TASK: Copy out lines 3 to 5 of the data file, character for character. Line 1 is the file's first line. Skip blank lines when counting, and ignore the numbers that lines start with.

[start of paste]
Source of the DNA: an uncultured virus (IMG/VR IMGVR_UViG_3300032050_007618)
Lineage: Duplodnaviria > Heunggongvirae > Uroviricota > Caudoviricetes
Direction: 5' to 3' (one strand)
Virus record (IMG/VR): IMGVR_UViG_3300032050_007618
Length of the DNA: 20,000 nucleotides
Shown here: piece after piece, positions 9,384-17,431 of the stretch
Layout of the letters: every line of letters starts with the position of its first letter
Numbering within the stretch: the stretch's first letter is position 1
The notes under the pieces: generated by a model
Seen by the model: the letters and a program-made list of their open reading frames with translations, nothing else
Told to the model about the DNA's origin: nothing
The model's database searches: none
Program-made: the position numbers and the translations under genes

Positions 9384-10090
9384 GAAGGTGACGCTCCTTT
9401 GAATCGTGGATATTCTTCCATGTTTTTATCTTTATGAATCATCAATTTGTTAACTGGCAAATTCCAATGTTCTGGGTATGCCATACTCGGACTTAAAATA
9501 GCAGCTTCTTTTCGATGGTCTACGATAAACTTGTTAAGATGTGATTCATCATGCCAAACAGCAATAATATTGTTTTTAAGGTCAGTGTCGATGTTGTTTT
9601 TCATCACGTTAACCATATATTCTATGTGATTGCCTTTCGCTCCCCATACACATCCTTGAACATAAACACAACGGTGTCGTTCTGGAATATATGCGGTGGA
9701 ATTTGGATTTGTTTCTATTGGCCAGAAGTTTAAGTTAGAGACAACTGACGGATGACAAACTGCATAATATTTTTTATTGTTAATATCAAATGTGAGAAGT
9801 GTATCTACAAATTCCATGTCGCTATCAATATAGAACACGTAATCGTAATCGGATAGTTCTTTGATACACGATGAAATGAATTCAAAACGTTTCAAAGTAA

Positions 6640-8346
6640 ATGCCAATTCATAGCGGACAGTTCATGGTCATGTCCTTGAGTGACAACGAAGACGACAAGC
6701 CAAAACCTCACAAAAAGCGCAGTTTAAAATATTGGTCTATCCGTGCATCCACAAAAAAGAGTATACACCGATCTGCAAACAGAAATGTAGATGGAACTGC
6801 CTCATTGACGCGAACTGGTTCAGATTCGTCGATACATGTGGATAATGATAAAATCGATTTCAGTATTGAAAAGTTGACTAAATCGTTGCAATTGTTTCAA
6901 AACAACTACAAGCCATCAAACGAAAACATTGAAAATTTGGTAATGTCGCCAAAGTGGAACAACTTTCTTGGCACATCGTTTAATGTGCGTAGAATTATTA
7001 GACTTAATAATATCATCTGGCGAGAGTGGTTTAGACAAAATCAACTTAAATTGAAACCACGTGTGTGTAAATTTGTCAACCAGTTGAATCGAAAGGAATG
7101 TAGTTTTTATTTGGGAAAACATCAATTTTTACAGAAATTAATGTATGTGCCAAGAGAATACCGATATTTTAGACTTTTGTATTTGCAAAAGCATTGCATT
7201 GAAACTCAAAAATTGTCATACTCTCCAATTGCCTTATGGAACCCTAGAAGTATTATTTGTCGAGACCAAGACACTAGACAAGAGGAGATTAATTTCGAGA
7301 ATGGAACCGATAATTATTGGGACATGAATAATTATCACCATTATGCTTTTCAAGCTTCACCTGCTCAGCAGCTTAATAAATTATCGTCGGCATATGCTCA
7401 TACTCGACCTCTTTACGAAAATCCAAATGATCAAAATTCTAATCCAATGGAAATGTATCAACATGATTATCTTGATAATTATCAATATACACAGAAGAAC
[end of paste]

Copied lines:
Direction: 5' to 3' (one strand)
Virus record (IMG/VR): IMGVR_UViG_3300032050_007618
Length of the DNA: 20,000 nucleotides